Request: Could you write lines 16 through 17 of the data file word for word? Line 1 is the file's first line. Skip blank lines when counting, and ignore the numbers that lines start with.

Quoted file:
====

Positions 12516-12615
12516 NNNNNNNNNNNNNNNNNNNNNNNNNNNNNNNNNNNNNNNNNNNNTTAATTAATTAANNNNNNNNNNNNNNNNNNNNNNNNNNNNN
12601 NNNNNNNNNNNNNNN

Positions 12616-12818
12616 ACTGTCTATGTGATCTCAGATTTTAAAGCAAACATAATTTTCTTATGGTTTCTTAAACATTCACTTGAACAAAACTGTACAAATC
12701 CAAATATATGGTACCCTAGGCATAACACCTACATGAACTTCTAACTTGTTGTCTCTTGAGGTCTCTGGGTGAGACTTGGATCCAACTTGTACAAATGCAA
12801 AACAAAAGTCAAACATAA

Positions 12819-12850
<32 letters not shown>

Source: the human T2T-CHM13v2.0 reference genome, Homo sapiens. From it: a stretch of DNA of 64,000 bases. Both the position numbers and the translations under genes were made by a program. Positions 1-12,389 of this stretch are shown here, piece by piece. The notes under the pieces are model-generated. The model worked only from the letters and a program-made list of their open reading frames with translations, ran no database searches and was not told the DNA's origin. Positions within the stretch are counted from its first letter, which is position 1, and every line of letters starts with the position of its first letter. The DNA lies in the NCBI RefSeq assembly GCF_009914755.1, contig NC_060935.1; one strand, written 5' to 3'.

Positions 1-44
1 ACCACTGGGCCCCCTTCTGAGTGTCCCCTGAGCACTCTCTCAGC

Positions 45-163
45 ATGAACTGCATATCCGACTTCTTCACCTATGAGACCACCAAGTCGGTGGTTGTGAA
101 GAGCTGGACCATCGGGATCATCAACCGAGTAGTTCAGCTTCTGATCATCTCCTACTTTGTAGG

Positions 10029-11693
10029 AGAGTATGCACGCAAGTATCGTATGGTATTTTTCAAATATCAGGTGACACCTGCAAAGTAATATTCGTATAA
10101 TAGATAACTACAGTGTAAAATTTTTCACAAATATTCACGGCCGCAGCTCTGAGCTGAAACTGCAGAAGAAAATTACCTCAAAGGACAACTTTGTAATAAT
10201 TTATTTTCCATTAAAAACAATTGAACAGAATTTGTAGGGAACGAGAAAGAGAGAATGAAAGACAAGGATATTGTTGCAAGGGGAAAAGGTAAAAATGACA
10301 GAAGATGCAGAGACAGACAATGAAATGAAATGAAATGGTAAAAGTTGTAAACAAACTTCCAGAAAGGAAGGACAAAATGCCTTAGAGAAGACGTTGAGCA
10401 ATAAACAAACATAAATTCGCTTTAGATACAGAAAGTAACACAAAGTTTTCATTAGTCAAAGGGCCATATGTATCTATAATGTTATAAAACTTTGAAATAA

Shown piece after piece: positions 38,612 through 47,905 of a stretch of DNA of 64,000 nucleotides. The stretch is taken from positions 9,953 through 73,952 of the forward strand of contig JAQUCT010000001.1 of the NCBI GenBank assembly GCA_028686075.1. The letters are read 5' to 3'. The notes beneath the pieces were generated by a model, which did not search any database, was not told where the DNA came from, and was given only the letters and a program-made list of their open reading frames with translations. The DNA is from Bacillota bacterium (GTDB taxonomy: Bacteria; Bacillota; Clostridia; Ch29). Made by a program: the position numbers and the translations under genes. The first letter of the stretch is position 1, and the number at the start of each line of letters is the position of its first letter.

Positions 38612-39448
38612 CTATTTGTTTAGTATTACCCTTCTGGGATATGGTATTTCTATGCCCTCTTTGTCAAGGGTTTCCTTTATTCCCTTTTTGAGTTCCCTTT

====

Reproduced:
Positions 10029-11693
10029 AGAGTATGCACGCAAGTATCGTATGGTATTTTTCAAATATCAGGTGACACCTGCAAAGTAATATTCGTATAA